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Help for Rural Alzheimer’s Caregivers a Phone Call Away

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Phone: (850) 645-1255

April 2005
by Jennifer Schmidt

TALLAHASSEE, Fla.- Research shows that the rate of clinical depression among dementia caregivers ranges from 27 to 50 percent, making them the most distressed among the caregiver population.

That’s why Robert Glueckauf, professor of medical humanities and social sciences at the Florida State University College of Medicine, has created the Alzheimer’s Rural Care Healthline. ARCH is a three-phase program designed to determine the extent to which support and education provided via telephone can improve the quality of life of Alzheimer’s caregivers.

The program is now open to rural Alzheimer’s caregivers in North Florida and will eventually expand to other parts of the state. To participate, caregivers can simply call the project’s toll-free “healthline” at
(866) 778-ARCH.

During the initial phase of the project, focus groups in rural areas of the Florida Panhandle targeted health-care providers and church leaders in order to assess local caregivers’ level of education about Alzheimer’s and their skills for dealing with the disease. They also explored methods for soliciting referrals from rural health providers, elder care agencies and churches.

This phase of their study revealed themes of strong commitment to the community and respect for privacy.

“Dementia caregivers in rural communities have seen health-care projects come and go. They want to know that ARCH is firmly committed to helping local caregivers and working closely with local providers,” Glueckauf said.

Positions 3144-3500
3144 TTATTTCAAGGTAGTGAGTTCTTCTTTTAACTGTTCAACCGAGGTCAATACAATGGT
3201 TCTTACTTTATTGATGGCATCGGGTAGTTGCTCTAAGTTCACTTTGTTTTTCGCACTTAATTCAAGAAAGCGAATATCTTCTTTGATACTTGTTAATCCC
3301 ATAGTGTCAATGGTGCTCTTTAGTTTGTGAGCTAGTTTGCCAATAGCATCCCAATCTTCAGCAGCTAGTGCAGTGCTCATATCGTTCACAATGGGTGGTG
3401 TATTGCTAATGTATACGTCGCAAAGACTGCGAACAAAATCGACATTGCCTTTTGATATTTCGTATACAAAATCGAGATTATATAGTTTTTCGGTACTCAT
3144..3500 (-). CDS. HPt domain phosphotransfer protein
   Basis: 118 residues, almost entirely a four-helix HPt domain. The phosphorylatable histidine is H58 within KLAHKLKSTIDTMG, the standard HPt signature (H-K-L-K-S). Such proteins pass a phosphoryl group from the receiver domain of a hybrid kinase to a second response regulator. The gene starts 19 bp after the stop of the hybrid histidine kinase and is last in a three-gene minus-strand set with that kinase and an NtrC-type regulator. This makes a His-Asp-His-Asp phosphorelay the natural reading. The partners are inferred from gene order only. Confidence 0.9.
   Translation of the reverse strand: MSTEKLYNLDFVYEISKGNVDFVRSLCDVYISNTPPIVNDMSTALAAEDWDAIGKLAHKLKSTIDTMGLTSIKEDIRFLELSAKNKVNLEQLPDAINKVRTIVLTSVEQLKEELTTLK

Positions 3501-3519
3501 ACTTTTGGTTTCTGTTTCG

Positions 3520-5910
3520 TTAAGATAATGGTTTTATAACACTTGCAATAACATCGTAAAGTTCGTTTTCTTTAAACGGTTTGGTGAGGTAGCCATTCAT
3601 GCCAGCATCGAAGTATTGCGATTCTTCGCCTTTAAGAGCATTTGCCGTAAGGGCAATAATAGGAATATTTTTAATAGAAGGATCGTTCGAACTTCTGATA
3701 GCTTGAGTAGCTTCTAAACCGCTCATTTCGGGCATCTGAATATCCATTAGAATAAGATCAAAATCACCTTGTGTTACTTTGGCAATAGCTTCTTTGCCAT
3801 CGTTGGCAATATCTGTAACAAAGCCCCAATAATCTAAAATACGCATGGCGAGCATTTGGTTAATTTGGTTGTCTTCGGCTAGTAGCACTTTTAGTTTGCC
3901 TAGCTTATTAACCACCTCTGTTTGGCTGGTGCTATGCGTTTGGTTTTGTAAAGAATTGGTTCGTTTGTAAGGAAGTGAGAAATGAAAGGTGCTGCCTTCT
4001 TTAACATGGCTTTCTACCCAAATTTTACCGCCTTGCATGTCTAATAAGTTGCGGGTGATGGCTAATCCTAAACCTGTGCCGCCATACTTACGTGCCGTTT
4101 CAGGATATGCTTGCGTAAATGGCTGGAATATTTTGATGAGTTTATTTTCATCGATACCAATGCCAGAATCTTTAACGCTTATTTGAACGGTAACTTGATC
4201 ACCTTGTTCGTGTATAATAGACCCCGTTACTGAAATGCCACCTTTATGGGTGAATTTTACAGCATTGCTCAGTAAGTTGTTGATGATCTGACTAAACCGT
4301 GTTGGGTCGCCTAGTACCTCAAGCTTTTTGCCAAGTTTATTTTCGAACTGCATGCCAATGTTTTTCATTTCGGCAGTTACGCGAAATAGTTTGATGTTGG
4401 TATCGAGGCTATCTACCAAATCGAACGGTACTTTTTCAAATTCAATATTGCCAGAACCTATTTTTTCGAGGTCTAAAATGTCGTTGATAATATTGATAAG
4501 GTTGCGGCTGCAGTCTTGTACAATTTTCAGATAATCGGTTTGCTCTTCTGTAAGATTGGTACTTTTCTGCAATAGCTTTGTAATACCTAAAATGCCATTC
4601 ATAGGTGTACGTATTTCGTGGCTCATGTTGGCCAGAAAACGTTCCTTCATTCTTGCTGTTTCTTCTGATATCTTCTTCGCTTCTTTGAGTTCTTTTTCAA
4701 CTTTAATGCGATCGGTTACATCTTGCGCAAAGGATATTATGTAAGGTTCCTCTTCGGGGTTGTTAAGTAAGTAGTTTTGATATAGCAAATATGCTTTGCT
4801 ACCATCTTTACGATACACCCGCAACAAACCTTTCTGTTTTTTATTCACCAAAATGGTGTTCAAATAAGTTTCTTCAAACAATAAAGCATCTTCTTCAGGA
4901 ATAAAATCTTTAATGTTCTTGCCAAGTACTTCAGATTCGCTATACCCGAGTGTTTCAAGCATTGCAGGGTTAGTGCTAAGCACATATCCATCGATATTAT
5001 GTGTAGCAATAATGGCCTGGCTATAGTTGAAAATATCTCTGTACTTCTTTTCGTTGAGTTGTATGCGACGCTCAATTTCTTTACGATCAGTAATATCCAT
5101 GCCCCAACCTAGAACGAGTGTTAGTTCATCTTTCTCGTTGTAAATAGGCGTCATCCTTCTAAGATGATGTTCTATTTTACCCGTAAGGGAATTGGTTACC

Caregivers also expressed a strong desire to help shape the program to meet their needs, and that’s exactly what ARCH plans to do.

The second phase of the study involves dementia care workshops, which are open to rural health-care providers, caregivers and anyone affected by Alzheimer’s. The workshops provide an overview of who is at risk for Alzheimer’s, diagnostic methods, current treatments and the psychosocial and health consequences on both the patient and the caregiver.

Attendees are asked to refer caregivers to the toll-free number for telephone-based intervention for depression, the third phase of the project. The telephone intervention consists of 12 weekly sessions, including seven group sessions on relaxation, problem-solving skills and stress management and five individual caregiver goal-setting and implementation sessions.

Those participating in the study will be randomly assigned to one of two groups: skill building or routine education and support. Participants receiving routine education and support will have the option of taking the skill-building program after they complete the study.

Recent research has shown that skill-building interventions for Alzheimer’s caregivers delivered in hospital or health care settings lead to emotional and psychological improvements, including reduced caregiver burden and depression, and that these improvements are greater than those obtained from usual medical care. The question that Glueckauf plans to address is whether the same results can be obtained over the telephone in the homes of rural caregivers. If the program works, it will provide a convenient, low-cost alternative for distressed rural caregivers.

Glueckauf hopes to extend the ARCH program to all of Florida and help improve the quality of life of Alzheimer’s caregivers and their loved ones with the condition.

ARCH is a joint project between FSU and Florida A&M University. It is funded by the Johnnie B. Byrd Sr. Alzheimer’s Center & Research Institute and is sponsored by the Florida Department of Elder Affairs, North Florida Area Agency on Aging, Tallahassee Memorial Hospital Memory Disorder Clinic and the Alzheimer’s Resource Center of Tallahassee.